A mesmerizing first novel about trust, dependence, and fear, from a major new writer
Ruth is widowed, her sons are grown, and she lives in an isolated beach house outside of town. Her routines are few and small. One day a stranger arrives at her door, looking as if she has been blown in from the sea. This woman—Frida—claims to be a care worker sent by the government. Ruth lets her in.
Now that Frida is in her house, is Ruth right to fear the tiger she hears on the prowl at night, far from its jungle habitat? Why do memories of childhood in Fiji press upon her with increasing urgency? How far can she trust this mysterious woman, Frida, who seems to carry with her own troubled past? And how far can Ruth trust herself?
The Night Guest, Fiona McFarlane’s hypnotic first novel, is no simple tale of a crime committed and a mystery solved. This is a tale that soars above its own suspense to tell us, with exceptional grace and beauty, about ageing, love, trust, dependence, and fear; about processes of colonization; and about things (and people) in places they shouldn’t be. Here is a new writer who comes to us fully formed, working wonders with language, renewing our faith in the power of fiction to describe the mysterious workings of our minds.
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At age 75, Ruth is a widower, who lives alone in a remote beach home in Australia until one day a mysterious caretaker named Frida shows up to help around the house. But can Frida be trusted? Ruth’s mind isn’t what it once was, but she suspects her new friend isn’t all that she seems. The Night Guest is an impressive debut–a tender novel about old age and a psychological meditation on isolation–that moves with the curious pace of a mystery. Fiona McFarlane is a new voice that reads as if she has the experience of a familiar voice, like she’s been with us all along. –Kevin Nguyen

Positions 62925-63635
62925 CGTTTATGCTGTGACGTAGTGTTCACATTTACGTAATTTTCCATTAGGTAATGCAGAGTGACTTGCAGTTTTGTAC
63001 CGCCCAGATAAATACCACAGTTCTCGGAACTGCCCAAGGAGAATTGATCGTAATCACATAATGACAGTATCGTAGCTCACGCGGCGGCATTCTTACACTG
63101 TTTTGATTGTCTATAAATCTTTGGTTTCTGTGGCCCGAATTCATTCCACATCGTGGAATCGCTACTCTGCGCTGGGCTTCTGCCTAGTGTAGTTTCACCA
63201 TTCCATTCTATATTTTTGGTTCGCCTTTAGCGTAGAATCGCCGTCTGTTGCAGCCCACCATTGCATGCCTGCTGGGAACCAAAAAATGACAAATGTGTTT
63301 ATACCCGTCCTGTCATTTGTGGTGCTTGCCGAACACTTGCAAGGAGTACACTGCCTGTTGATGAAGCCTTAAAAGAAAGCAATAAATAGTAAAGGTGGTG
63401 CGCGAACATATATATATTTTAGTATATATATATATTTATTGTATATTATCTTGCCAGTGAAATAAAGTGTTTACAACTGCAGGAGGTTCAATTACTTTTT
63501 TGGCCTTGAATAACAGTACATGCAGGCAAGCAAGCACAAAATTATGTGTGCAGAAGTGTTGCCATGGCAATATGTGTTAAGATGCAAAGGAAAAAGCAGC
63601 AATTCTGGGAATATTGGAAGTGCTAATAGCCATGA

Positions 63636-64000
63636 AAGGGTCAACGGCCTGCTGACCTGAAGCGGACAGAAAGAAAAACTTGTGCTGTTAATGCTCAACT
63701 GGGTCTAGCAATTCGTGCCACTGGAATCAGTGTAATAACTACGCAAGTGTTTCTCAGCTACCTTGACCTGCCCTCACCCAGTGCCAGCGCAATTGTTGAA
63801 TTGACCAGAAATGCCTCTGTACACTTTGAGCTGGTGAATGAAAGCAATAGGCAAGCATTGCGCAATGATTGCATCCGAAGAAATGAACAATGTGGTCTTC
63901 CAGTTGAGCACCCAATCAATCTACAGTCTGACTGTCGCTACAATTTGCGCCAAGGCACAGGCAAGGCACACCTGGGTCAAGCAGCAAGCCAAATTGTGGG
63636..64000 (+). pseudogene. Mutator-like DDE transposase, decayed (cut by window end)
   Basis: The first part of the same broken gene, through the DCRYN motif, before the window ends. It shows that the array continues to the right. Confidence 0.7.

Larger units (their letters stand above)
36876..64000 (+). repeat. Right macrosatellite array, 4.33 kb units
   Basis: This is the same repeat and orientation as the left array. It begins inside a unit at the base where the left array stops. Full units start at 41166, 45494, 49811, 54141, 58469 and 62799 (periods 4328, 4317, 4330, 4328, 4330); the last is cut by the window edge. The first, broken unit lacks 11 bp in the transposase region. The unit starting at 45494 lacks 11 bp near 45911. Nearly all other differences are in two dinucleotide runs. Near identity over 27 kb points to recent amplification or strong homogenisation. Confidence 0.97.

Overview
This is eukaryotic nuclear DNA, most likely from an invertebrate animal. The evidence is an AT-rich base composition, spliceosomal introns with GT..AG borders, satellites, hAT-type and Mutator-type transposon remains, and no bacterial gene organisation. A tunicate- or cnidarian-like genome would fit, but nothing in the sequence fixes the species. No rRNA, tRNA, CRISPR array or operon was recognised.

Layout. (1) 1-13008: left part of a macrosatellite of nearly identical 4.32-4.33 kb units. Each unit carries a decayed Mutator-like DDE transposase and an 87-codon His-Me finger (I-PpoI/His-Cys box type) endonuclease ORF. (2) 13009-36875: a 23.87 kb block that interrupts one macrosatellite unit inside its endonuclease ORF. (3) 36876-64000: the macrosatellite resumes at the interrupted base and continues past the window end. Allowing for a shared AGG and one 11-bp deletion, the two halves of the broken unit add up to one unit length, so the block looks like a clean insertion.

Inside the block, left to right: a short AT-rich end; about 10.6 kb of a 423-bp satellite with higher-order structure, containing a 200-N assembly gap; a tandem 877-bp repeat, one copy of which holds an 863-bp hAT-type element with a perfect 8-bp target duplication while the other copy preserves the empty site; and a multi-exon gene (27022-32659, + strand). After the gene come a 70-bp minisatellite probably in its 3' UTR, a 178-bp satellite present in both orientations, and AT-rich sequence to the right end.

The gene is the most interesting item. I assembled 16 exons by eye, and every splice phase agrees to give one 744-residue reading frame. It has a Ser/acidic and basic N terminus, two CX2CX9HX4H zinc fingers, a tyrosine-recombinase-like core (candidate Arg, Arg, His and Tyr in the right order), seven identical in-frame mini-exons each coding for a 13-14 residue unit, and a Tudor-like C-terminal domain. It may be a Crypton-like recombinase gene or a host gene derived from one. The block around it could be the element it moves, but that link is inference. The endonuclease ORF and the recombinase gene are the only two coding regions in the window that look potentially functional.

The author of the classic bestsellers The Secret History and The Little Friend returns with a brilliant, highly anticipated new novel.
Composed with the skills of a master, The Goldfinch is a haunted odyssey through present day America and a drama of enthralling force and acuity.
It begins with a boy. Theo Decker, a thirteen-year-old New Yorker, miraculously survives an accident that kills his mother. Abandoned by his father, Theo is taken in by the family of a wealthy friend. Bewildered by his strange new home on Park Avenue, disturbed by schoolmates who don’t know how to talk to him, and tormented above all by his unbearable longing for his mother, he clings to one thing that reminds him of her: a small, mysteriously captivating painting that ultimately draws Theo into the underworld of art.